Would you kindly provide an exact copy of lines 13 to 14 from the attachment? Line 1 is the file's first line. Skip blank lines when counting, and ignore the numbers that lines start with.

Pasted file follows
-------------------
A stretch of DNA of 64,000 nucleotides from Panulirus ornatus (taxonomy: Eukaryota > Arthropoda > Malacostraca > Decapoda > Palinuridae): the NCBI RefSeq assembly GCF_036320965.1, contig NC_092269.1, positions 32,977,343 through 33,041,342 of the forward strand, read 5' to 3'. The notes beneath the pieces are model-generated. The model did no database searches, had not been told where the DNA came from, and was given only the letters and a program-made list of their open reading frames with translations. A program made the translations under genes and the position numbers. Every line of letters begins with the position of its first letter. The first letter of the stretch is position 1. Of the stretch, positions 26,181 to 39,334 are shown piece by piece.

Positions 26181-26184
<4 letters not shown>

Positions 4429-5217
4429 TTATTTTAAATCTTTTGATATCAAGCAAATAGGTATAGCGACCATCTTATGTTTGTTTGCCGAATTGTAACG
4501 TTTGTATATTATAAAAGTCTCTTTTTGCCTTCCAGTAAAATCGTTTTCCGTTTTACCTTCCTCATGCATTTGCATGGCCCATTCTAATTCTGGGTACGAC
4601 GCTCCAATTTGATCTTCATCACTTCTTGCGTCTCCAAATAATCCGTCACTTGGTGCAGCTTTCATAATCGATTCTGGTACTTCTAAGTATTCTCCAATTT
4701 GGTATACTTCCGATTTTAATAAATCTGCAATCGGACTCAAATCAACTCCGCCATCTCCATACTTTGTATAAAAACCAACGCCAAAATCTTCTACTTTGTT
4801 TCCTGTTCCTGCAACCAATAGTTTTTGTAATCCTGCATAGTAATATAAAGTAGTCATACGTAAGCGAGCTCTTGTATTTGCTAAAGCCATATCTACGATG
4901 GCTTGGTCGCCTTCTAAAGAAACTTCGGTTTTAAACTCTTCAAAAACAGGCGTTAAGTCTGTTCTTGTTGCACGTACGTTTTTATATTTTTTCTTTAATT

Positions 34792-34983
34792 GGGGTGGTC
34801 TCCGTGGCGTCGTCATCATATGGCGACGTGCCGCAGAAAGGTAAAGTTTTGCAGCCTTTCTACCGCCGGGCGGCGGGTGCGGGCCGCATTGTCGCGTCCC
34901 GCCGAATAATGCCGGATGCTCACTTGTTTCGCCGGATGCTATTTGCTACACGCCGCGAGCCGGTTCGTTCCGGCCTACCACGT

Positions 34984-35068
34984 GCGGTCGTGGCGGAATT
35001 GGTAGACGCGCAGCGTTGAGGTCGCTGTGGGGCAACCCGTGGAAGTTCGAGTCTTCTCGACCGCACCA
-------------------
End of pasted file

34801 TCCGTGGCGTCGTCATCATATGGCGACGTGCCGCAGAAAGGTAAAGTTTTGCAGCCTTTCTACCGCCGGGCGGCGGGTGCGGGCCGCATTGTCGCGTCCC
34901 GCCGAATAATGCCGGATGCTCACTTGTTTCGCCGGATGCTATTTGCTACACGCCGCGAGCCGGTTCGTTCCGGCCTACCACGT